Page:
Earthwatch Institute, Maynard, MA, October 5, 2009 —This advisory primarily addresses drought conditions and altercations over livestock in northeastern Kenya, an area near the site of Earthwatch’s Samburu Communities and Wildlife project. Currently we are planning on fielding all currently scheduled teams but we wanted to provide background about the situation to keep you fully informed about our safety protocols.
The drought has had a devastating effect on livelihoods as pastoral communities have lost perhaps up to 60% of their livestock. This loss of livestock has led to increased cases of cattle rustling (theft) and violent clashes between communities.
Rustling has caused an influx of armed herdsmen with large numbers of cattle into some game parks. Operations by the authorities to remove these herdsmen, particularly in the Shaba and Buffalo Springs reserves in the Isiolo area of Eastern Province, have led to tension and insecurity in the area. There is no evidence that tourists are being deliberately targeted, but there have been isolated incidents of tourists being caught in clashes.
The Earthwatch expedition Samburu Communities and Wildlife is located well north (2-3 hours by road) of the site of the current clashes. Most large cattle stocks from this region have been moved to areas with some pasture and water; therefore the Wamba region is unlikely to experience skirmishes from stock raiding, as it is devoid of pasture and large stock. Our area of operation in Wamba is shielded from potential conflict by community conservancies that have provided increased security in the region over the years. As an added security measure, Earthwatch will employ scouts from local conservancies to travel with our vehicles while volunteers are working in the field.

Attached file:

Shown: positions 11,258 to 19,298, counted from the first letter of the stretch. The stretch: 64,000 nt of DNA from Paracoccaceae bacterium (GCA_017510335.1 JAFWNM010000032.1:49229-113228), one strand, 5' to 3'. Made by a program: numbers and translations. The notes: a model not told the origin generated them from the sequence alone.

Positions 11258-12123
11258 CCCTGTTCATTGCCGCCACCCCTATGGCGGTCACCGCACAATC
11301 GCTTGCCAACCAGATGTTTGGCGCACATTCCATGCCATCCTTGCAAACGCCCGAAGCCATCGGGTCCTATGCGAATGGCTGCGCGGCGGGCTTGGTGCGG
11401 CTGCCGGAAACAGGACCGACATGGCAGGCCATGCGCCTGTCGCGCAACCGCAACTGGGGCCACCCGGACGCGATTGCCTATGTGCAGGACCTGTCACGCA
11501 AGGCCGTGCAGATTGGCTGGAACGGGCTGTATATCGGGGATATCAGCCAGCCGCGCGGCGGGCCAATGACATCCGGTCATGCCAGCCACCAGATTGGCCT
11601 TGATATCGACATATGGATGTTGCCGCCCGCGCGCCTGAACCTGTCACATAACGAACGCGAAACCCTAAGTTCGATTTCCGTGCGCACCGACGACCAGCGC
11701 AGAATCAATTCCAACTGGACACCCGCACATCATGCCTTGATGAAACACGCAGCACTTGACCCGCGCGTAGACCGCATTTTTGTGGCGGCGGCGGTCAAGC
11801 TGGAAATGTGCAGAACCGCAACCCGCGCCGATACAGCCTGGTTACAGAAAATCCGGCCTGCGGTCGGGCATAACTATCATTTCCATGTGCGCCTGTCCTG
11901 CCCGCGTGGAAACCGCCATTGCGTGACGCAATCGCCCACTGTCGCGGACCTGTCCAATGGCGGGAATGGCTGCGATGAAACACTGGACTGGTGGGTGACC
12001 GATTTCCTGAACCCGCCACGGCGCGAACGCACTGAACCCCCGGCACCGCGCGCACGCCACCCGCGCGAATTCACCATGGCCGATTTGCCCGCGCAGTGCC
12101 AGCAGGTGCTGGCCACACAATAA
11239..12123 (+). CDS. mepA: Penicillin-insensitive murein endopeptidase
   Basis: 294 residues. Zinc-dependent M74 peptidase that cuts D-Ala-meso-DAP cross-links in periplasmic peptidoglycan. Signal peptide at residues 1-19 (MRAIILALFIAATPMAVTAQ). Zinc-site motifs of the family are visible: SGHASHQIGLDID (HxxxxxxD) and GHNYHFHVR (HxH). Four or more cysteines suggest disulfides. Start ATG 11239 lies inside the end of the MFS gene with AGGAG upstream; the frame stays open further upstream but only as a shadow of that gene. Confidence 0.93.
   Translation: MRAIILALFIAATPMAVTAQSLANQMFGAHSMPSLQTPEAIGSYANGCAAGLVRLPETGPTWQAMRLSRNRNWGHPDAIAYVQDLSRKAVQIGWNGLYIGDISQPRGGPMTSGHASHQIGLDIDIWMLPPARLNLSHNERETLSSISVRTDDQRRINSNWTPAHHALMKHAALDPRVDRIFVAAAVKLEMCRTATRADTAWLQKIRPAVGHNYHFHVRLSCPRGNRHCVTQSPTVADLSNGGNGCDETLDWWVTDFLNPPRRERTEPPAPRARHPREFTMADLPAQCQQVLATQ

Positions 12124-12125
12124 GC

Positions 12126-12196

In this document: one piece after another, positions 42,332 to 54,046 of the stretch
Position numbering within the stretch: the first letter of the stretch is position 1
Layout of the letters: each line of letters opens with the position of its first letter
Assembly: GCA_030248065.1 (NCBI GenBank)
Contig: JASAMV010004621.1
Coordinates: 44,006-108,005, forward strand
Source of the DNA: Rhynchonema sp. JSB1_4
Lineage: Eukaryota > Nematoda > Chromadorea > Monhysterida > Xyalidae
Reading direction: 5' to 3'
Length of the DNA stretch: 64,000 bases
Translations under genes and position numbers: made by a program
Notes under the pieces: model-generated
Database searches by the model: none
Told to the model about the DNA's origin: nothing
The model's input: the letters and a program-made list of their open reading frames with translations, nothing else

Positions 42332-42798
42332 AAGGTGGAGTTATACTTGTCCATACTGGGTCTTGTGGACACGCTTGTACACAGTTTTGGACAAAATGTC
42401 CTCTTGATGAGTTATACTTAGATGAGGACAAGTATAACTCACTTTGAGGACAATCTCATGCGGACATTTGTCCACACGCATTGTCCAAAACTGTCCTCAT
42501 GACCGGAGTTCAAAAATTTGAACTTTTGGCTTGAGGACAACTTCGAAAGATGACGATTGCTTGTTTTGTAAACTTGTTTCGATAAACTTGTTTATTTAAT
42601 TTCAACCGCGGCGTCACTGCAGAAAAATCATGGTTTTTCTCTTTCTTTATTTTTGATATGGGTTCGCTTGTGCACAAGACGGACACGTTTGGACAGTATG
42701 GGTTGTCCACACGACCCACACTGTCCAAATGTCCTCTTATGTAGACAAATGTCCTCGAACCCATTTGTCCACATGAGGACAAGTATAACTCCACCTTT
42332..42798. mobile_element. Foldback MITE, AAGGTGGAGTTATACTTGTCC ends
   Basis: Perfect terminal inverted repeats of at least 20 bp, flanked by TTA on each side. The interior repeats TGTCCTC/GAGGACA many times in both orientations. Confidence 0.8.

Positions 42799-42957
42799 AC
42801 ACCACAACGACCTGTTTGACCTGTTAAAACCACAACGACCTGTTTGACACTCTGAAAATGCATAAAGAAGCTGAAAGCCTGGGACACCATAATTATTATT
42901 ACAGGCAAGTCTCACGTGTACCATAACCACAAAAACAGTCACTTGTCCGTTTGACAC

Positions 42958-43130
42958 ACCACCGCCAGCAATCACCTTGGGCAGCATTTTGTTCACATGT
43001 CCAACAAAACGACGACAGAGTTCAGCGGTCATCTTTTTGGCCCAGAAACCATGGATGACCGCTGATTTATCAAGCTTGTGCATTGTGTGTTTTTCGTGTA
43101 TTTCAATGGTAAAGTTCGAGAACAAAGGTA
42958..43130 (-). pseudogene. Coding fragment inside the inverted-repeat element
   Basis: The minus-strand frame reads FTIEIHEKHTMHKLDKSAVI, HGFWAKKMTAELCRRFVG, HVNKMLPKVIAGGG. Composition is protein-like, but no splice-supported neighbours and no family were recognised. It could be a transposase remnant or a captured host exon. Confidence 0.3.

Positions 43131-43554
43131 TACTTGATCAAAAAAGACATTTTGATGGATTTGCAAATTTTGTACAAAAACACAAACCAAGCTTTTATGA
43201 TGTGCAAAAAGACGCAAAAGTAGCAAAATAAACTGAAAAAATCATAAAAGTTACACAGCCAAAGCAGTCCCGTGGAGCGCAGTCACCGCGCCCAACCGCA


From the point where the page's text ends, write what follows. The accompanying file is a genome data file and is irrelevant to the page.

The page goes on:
Earthwatch has been in communication with International SOS, our health and security consultants, and has also been monitoring security advice from the UK Foreign & Commonwealth Office, the US State Department and the Australia Department of Foreign Affairs. None of these agencies have changed their overall travel recommendations for Kenya in response to this recent activity. Therefore, as stated earlier, Earthwatch is planning on fielding all currently scheduled teams on our Samburu Communities and Wildlife expeditions in Kenya.
Earthwatch cannot guarantee anyone’s safety completely. Natural and political disasters can, and do, happen without warning. Volunteers should read Project Briefings thoroughly and think carefully about their personal comfort level with the field conditions of the project, the volunteer tasks and their own physical and mental capabilities. We encourage volunteers to educate themselves about current conditions in Kenya by consulting the following resources:
United States State Department: Kenya
United Kingdom Foreign and Commonwealth Office: Kenya
Australia Department of Foreign Affairs and Trade: Kenya
http://www.internationalsos.com/en/index.htm - Member Login: 14ACPA000075, select “Security Online” from the drop-down menu.
If you are scheduled to field on an Earthwatch expedition and would like to speak to a volunteer advisor please call 1-800-776-0188 in the US or +44 (0) 1865 318831 in Europe.